Sponsor: Water Research Commission, DWAF and others
Leader: Prof DA Hughes
Staff: Mr Forsyth
Duration: April 2005 - Open ended

This 'project' refers to various initiatives related to the development of the SPATSIM software, applications of the software and training in its use for various purposes. SPATSIM stands for 'Spatial and time series information modelling' and is software framework for managing water resource related information and running water resource simulation models via a spatial interface. There are two main WRC projects involved; the
update of the Water Resources of South Africa (WR2005 - led by a consortium of consulting engineering firms) and the development of a Hydrological Decision Support Framework (HDSF - led by the School of Bioresources
Engineering and Environmental Hydrology, UKZN). The WR2005 project is using SPATSIM as the database and model running platform for the future national hydrology and water resource database. The IWR have been involved through the development of new model interfaces, improving the surface - ground water interaction modelling in a revised version of the Pitman monthly rainfall-runoff model and populating the final database with information. This project is due for completion during early 2008 after which the various products will be distributed to users throughout South Africa.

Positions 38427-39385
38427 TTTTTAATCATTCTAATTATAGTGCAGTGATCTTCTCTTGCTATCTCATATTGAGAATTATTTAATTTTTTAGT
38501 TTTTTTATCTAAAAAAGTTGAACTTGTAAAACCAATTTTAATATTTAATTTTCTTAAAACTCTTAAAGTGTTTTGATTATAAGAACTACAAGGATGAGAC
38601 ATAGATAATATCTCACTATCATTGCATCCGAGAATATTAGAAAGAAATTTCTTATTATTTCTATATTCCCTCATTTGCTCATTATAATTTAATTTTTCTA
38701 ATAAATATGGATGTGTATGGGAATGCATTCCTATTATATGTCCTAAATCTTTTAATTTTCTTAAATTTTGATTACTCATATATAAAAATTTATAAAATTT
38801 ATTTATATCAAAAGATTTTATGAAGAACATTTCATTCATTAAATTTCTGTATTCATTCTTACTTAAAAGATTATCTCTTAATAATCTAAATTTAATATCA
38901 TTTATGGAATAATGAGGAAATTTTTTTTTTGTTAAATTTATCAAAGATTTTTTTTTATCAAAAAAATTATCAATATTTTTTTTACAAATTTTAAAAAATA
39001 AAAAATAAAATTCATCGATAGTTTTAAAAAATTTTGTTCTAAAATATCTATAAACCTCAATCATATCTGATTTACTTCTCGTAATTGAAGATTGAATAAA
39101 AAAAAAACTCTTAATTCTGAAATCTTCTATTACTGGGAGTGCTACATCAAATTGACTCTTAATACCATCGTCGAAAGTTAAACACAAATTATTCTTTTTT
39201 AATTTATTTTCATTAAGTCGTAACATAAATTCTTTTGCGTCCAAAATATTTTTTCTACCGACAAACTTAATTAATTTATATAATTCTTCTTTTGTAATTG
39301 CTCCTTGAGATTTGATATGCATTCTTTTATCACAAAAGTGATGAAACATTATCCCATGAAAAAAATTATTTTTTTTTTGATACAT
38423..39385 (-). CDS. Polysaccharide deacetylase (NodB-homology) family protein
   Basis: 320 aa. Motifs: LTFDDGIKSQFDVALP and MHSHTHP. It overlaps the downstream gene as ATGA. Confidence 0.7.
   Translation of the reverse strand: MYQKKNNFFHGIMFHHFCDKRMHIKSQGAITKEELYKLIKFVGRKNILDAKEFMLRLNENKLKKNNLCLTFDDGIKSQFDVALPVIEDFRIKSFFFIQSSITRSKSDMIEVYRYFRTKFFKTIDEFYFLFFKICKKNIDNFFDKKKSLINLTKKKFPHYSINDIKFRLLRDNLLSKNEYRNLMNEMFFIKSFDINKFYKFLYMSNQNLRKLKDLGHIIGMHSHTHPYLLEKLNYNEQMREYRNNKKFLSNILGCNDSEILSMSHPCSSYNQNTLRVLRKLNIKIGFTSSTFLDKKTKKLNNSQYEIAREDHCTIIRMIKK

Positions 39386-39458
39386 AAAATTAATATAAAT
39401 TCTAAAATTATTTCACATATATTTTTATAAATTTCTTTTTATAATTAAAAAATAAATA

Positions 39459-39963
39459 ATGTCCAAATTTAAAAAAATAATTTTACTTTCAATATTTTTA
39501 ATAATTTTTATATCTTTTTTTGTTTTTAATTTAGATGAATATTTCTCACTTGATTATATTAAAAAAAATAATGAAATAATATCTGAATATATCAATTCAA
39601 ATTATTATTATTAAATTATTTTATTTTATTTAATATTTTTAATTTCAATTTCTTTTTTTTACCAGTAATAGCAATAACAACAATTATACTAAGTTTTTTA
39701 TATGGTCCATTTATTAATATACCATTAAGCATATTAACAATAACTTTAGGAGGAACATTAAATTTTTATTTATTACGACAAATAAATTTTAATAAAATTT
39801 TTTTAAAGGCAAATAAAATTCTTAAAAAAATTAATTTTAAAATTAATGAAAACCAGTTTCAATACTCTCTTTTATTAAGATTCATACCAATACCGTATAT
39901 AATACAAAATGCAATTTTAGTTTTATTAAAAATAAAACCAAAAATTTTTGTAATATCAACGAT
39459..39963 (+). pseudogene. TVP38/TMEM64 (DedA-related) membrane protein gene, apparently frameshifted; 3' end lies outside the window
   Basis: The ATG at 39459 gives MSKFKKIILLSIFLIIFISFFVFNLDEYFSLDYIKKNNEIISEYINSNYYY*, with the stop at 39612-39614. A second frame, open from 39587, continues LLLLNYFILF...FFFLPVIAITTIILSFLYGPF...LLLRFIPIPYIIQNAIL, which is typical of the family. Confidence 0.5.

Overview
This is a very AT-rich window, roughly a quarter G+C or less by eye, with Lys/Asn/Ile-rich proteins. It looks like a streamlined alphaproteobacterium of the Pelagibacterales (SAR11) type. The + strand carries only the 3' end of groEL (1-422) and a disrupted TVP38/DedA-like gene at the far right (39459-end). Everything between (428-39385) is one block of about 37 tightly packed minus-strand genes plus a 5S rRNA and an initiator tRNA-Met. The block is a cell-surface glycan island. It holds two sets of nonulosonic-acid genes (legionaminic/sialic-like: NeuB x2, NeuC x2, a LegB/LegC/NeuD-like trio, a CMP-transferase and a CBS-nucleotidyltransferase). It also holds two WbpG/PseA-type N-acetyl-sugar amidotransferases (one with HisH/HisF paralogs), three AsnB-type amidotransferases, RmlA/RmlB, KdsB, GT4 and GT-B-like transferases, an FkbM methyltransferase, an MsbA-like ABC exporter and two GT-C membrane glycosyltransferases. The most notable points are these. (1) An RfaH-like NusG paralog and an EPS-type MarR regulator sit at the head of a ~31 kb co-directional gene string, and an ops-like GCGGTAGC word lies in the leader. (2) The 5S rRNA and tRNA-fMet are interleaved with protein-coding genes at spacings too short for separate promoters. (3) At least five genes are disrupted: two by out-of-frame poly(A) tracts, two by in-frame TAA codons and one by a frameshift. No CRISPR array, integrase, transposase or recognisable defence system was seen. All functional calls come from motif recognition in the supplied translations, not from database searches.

The HDSF project represents an opportunity to re-visit some of the design concepts of SPATSIM and involve other groups in its continued development. One of the objectives of the overall HDSF project is to be able to run the well known ACRU daily hydrology model from the system, while the main involvement of the IWR team is to re-write parts of the SPATSIM system using more up-to-date computer programming techniques. The underlying database has been re-designed and many of the basic functions (spatial interface; data access, import and export; etc.) of the system have been re-coded. The existing SPATSIM system supports access to over 20 different hydrological or water resource simulation models and data analysis procedures. The link between them and the main SPATSIM framework is largely generic. The first of the models has already been successfully
converted to the new version and it is therefore a straightforward (but time consuming) process to convert all the other models. It is expected that a working version of the new system will be available early in 2008
and will be gradually introduced to replace the early version soon afterwards.

Prof Hughes and Mr Forsyth ran a SPATSIM training course in Pretoria during November 2007. This was designed for consultants working on various ecological Reserve determination projects for DWAF and the focus of the
training was on the various Reserve determination tools included with the SPATSIM system. A further two courses are planned for early 2008.

The Institute continues to service requests for the software from various parts of the world; many of these are related to the regional drought analysis tools that were included with the support of IWMI (International Water Management Institute) during 2005. Apart from external users in South Africa and elsewhere, the hydrology postgraduate students within the IWR make use of the software extensively and also contribute to its further testing and development.

Last Modified: Fri, 14 Aug 2015 10:47:14 SAST